Gay Persecution Seen Rising Around the World
Reuters, July 5, 2004
By Kate Kelland
LONDON—Gay Pride marches are
mainstream in some countries and gay politicians, actors and pop stars are out
and proud—but homophobia is growing across the world with increasing numbers
of countries making it punishable by death.
A new book published by human rights group Amnesty
International says despite widespread acceptance of gays and lesbians in some
countries, violent persecution of homosexuals is on the rise and has reached
“epidemic” levels in others.
“Lesbian and gay people who form or join organisations,
be they political or social, are being violently persecuted in many parts of
the world where before they might have been unnoticed,” writes the book’s
British author Vanessa Baird.
She singles out Uganda, Zimbabwe, Jamaica, El Salvador
and Latin America in particular, where she says “the targeting and killing
of transgender people has become an epidemic on streets.”
The book, “Sex, Love and Homophobia,” offers an
overview of the experiences of gay, lesbian and transgender people around the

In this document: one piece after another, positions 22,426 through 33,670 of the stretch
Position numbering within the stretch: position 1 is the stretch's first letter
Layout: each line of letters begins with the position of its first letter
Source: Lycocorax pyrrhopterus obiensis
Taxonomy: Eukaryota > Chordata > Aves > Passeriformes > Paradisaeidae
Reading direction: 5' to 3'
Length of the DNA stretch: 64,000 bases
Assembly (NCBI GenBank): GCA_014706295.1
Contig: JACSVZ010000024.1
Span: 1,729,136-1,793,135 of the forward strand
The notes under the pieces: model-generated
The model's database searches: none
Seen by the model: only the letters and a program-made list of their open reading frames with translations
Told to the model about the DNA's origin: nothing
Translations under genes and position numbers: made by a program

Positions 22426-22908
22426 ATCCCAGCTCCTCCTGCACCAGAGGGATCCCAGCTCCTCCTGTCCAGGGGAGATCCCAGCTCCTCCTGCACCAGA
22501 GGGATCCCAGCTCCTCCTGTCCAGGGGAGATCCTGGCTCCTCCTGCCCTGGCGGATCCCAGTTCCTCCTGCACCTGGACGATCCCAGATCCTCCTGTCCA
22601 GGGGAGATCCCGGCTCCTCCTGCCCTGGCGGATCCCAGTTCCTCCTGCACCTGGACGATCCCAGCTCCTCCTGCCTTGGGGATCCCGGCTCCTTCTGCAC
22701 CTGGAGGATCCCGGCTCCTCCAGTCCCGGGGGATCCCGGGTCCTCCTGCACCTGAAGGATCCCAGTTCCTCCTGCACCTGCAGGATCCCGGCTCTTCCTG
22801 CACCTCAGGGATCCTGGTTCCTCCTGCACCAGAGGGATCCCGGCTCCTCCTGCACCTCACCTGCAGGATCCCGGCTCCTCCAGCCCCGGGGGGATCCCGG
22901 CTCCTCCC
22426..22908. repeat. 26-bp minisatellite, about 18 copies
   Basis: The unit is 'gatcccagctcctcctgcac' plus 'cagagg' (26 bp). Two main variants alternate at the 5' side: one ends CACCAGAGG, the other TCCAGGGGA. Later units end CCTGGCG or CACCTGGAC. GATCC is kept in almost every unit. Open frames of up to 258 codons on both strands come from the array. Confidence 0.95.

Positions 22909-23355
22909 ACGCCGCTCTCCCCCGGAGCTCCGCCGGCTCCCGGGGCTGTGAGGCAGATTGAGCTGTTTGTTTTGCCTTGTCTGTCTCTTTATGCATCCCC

world and gives a snapshot of their status in various societies today.
One British gay man interviewed describes how he was
subjected to “aversion therapy” as a teenager in the 1960s because his
mother could not accept her son was gay.
“I was locked up alone in a mental institution for 72
hours with supposedly gay pornography and given drugs to make me vomit and
become incontinent,” he said. “They said the next part of the treatment
was to apply electrodes to my genitals. After three days I begged to be let
In the United States, Baird notes an increasing
polarisation of attitudes. “While San Francisco boasts the largest openly
gay community of any city in the world, anti-homosexual movements in Kansas,
Ohio and Colorado advocate as a ‘Christian duty’ the rejection, and in
some cases even killing, of gay people.”
“And this is not all just a small group of nutters in
the mid-West,” she told Reuters. “This kind of evangelism is growing, and
unfortunately a substantial part of it is homophobic and says homosexuality is
a sin or a disease.”
Baird’s book also focuses on countries where
homosexuality is punishable by death—Iran, Saudi Arabia, Afghanistan,
Mauritania, Sudan, Pakistan, United Arab Emirates, Yemen and northern
provinces of Nigeria.
Baird quotes Iran’s 1991 Islamic penal law, which
states “sodomy is a crime” and “punishment is death if the participants
are adults, of sound mind and consenting.”
South African Archbishop Desmond Tutu uses a foreword to
the book to condemn homophobia as “every bit as unjust as that crime against
“I could not have fought against the discrimination of
apartheid and not also fight against the discrimination homosexuals endure,”
South Africa became the first country in the world in
1996 to include a clause in its constitution to guarantee freedom from
discrimination on the grounds of sexual orientation.